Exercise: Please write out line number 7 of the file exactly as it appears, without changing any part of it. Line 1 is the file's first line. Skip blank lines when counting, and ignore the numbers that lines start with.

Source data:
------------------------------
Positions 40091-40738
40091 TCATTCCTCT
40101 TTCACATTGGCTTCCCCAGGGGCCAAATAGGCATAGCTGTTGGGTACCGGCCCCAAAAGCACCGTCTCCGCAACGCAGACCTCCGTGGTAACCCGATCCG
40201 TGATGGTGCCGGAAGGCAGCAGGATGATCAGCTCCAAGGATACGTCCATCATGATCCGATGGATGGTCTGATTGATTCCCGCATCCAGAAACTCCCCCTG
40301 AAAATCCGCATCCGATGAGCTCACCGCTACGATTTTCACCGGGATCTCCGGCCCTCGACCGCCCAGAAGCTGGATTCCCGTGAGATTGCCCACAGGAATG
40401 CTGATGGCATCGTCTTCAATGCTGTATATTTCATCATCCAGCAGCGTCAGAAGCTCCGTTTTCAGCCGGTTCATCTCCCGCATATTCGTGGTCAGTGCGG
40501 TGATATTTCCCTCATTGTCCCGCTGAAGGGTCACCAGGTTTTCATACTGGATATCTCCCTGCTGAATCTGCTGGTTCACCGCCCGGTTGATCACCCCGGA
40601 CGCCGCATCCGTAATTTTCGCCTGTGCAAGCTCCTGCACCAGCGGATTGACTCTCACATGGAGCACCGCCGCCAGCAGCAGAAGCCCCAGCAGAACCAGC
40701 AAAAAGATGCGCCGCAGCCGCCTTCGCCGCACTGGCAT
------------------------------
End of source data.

40501 TGATATTTCCCTCATTGTCCCGCTGAAGGGTCACCAGGTTTTCATACTGGATATCTCCCTGCTGAATCTGCTGGTTCACCGCCCGGTTGATCACCCCGGA